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Over the past year, anyone following our series on language AI is likely familiar with the GTP-3 language model. As far as natural language generation (NLG) goes, the GTP-3 represents a new era of superior language AI. But now, it is not alone. When given abstract prompts, the GTP-3 showcased its ability to reflect human qualities, generate intelligent interaction, and even produce poetry. Simply put, this model embodies what we should both admire and fear when it comes to artificial intelligence.

Now, developers from Microsoft and Nvidia have upped the ante with the most sophisticated NLG model to date: the MT-NLG. From an outside perspective, this technology is not too dissimilar from the previous model. Yet, in the context of the language services industry, this model is far more impressive and on a completely new scale. For one, this AI is said to have unmatched linguistic accuracy and contain a parameter count of 355 billion more than the GTP-3. Similarly, MT-NLG can outperform any previous model in functions including reasoning, language inference, and reading comprehension. So, as it stands, we now have the most capable model to date, and one that in general has been cheaper and easier to train.

With advances in AI’s command of language, how are communications being impacted, and what should we make of it in language services? One important distinction to note is that for all its advances, NLG models like MT-NLG are actually a different class of language AI than, for instance, Google Translate, which relies on natural language processing (NLP) to determine and find the equivalent for what is being said to it, rather than to come up with something of its own design. Nevertheless, the challenges of relying on machines are the same in either context. With the previous GTP-3 model, a recurring issue lies in the datasets, as artificial intelligence systems of this caliber require vast amounts of datasets in order to establish parameters. During this training however, unintentional sources of bias or general toxicity from around the web can find their way into the system. In the case of the MT-NLG, this issue persists and is a further challenge to the industries reliant on language generation technology, even as it becomes more autonomous at making sense in language.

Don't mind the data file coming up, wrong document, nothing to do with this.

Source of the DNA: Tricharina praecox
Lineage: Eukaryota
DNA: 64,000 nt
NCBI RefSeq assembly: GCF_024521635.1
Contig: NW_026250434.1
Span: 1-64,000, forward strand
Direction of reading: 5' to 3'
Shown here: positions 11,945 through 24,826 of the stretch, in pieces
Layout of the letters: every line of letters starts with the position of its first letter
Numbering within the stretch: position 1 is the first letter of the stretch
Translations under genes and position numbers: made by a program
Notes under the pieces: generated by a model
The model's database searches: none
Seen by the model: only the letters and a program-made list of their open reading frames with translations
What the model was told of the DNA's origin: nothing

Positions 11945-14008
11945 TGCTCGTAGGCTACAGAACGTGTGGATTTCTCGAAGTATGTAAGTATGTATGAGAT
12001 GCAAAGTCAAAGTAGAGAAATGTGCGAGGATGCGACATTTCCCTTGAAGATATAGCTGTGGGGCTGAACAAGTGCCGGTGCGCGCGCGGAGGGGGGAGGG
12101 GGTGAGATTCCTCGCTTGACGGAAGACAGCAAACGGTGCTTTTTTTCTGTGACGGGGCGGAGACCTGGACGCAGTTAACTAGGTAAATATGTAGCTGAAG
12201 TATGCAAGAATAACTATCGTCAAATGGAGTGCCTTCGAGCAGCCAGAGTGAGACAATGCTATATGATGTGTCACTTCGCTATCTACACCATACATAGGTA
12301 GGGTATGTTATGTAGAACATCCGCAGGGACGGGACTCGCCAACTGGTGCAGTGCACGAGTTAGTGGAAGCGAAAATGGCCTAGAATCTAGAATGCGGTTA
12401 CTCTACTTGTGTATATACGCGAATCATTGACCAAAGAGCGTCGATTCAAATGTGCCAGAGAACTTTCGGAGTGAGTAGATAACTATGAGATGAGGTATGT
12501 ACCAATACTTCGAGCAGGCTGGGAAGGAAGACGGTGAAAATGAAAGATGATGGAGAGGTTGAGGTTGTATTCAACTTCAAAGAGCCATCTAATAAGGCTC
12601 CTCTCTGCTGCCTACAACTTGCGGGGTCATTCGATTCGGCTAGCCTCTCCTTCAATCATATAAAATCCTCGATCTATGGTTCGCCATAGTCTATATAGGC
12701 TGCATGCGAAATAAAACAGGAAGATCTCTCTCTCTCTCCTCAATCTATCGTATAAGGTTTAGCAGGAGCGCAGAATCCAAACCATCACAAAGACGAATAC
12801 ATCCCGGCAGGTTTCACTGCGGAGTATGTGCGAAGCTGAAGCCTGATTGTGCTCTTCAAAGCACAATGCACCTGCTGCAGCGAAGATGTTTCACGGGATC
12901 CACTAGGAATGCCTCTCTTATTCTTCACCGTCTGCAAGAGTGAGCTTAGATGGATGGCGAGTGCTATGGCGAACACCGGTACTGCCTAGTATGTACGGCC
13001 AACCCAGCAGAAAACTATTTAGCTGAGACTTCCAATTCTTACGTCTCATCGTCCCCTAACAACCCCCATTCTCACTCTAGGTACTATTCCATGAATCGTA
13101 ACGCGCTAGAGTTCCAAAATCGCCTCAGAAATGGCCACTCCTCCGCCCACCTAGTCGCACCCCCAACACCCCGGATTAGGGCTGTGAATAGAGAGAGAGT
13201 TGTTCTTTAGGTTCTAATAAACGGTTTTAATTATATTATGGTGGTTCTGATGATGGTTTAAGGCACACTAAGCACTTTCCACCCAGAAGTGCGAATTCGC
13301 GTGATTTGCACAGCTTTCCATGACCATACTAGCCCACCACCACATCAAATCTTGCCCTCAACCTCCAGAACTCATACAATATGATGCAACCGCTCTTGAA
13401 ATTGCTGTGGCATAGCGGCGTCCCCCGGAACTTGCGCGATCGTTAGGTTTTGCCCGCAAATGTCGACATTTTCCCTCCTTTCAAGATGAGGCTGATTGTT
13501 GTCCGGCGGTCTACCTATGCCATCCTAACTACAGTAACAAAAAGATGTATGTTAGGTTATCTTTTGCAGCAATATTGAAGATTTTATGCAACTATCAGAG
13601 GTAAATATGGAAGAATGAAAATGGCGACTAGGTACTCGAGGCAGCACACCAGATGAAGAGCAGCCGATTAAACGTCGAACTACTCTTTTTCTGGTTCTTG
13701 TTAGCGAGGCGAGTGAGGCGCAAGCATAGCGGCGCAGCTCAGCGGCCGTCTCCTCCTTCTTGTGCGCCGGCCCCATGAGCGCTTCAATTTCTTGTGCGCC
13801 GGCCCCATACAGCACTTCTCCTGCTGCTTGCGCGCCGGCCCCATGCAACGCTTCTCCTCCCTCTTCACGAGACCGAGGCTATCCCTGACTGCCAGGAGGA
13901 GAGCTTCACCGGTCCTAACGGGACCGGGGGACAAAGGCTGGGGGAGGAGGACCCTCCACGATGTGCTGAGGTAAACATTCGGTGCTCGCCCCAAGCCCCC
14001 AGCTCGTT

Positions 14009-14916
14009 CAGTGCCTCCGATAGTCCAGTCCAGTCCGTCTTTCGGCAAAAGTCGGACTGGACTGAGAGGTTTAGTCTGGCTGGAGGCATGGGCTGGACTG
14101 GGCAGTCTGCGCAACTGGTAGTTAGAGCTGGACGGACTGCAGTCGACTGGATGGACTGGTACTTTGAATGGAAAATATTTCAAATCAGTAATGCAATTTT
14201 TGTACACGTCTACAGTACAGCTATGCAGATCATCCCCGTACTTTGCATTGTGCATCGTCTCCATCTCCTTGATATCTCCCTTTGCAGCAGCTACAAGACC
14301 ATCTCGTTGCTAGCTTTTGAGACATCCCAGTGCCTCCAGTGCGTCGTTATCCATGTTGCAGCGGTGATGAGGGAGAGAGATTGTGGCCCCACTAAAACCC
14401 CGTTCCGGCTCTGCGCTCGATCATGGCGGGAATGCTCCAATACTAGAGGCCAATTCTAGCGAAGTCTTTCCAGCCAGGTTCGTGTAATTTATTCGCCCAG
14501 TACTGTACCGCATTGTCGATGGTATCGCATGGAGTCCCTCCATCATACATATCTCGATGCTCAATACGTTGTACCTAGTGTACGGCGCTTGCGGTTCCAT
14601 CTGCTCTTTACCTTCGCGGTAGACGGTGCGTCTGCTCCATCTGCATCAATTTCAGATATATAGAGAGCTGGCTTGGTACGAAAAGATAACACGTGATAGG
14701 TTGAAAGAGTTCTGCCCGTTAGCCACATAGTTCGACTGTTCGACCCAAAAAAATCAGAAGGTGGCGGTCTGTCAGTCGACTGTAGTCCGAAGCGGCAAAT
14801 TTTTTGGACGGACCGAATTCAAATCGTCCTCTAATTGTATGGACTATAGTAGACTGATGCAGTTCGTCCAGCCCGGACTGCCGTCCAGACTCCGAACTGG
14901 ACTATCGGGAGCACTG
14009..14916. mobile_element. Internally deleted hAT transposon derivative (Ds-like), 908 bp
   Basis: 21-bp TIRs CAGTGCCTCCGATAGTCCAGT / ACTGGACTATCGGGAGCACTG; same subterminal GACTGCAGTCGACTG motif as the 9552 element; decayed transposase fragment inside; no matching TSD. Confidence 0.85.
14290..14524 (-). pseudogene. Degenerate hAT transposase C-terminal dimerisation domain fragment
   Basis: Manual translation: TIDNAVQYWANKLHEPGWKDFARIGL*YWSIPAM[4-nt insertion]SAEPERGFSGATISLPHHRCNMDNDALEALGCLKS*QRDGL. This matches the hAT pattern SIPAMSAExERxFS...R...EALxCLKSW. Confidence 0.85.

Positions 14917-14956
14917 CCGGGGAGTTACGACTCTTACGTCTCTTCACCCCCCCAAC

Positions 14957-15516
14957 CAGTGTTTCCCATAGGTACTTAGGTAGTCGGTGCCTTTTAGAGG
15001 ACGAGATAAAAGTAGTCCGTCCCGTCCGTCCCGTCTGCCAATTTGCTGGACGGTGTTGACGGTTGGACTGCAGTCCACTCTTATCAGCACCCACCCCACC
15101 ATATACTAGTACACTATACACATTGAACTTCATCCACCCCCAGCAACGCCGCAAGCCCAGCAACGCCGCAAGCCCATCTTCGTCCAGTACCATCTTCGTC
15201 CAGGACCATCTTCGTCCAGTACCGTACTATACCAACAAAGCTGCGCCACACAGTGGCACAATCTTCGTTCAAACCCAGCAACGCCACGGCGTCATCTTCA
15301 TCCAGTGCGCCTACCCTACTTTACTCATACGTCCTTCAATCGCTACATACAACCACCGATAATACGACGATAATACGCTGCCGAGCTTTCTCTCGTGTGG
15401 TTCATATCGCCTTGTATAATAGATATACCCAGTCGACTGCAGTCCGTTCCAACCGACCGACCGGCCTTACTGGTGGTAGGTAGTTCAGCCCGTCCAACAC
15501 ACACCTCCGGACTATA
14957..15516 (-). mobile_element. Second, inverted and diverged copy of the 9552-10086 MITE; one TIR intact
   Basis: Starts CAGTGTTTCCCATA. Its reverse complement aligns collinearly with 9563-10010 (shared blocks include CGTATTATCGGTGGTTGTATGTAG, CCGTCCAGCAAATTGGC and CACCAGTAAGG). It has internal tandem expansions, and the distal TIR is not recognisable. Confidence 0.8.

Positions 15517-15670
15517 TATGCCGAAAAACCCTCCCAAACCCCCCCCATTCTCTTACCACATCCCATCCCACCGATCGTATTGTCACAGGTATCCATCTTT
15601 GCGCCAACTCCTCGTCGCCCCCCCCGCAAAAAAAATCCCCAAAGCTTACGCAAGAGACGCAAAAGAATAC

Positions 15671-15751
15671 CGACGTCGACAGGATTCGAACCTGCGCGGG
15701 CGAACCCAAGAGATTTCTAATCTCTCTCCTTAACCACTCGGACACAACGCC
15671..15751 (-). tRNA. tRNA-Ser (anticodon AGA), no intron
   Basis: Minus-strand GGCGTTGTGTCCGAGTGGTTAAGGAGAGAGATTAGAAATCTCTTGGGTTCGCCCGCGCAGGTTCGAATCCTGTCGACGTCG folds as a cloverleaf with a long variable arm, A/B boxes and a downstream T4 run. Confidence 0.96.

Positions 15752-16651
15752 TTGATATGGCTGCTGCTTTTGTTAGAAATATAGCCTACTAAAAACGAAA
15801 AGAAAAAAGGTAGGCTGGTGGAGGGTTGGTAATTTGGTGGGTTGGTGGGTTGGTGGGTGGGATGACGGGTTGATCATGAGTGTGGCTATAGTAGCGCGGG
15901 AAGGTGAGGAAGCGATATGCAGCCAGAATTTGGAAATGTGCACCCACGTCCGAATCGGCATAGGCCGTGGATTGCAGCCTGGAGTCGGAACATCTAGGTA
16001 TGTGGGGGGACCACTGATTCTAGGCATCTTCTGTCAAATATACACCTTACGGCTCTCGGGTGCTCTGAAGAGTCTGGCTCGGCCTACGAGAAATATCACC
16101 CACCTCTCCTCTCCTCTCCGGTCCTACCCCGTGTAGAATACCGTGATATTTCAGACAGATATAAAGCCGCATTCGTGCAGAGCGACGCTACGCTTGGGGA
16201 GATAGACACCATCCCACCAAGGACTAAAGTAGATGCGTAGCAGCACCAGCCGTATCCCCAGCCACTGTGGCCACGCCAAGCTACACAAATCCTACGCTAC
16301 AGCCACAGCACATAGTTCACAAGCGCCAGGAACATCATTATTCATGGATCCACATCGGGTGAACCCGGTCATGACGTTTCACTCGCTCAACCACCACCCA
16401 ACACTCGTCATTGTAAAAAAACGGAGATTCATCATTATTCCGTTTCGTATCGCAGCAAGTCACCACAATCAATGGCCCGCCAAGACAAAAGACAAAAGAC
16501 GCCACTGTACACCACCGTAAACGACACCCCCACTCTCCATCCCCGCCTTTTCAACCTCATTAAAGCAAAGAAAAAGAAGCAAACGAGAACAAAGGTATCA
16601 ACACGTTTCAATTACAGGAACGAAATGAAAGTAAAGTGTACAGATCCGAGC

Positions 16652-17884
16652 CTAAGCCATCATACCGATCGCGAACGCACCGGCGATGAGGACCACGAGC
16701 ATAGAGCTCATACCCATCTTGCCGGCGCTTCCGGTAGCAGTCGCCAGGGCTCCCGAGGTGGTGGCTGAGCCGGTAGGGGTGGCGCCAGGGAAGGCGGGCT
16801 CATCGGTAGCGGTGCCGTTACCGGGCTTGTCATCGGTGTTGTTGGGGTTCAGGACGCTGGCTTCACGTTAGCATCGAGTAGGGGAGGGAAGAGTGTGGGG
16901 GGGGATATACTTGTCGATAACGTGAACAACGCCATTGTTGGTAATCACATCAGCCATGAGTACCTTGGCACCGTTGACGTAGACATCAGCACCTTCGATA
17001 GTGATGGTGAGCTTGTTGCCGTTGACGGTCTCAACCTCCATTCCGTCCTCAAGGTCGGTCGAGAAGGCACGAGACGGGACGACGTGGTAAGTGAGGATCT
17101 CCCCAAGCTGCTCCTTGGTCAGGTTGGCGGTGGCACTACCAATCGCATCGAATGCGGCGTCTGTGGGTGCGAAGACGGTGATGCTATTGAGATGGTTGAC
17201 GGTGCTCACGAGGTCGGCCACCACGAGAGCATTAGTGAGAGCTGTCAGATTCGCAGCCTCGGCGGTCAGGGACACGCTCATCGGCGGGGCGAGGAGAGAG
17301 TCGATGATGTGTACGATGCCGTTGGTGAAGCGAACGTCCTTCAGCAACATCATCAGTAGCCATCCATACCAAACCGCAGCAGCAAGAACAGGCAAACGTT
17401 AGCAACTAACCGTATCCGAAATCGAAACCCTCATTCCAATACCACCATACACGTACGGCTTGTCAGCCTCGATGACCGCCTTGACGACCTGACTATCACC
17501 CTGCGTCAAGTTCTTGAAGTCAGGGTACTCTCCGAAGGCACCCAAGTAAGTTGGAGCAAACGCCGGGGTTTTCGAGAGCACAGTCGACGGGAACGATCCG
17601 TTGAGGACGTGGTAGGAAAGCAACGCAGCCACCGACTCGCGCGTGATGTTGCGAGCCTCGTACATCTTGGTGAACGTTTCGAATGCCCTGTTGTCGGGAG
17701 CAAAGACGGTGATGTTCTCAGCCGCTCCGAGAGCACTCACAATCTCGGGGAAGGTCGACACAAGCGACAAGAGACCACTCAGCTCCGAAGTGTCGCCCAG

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Regardless of such obstacles, this development in the AI sector should be seen as more hopeful than not. Throughout the translation industry, AI remains most effective working alongside human translators rather than as a replacement, and that model gains validation when even more astonishing technologies demonstrate the need. While the opposite reality may not be far off, a time defined by an increased reliance on artificial intelligence should also be associated with even more sophisticated NLG and NLP technology. At the end of the day, just as using technology in tandem with highly skilled linguists is needed to bridge the cultural barriers that AI cannot perceive or account for, human expertise is a persistent moderating factor in more experimental advances.

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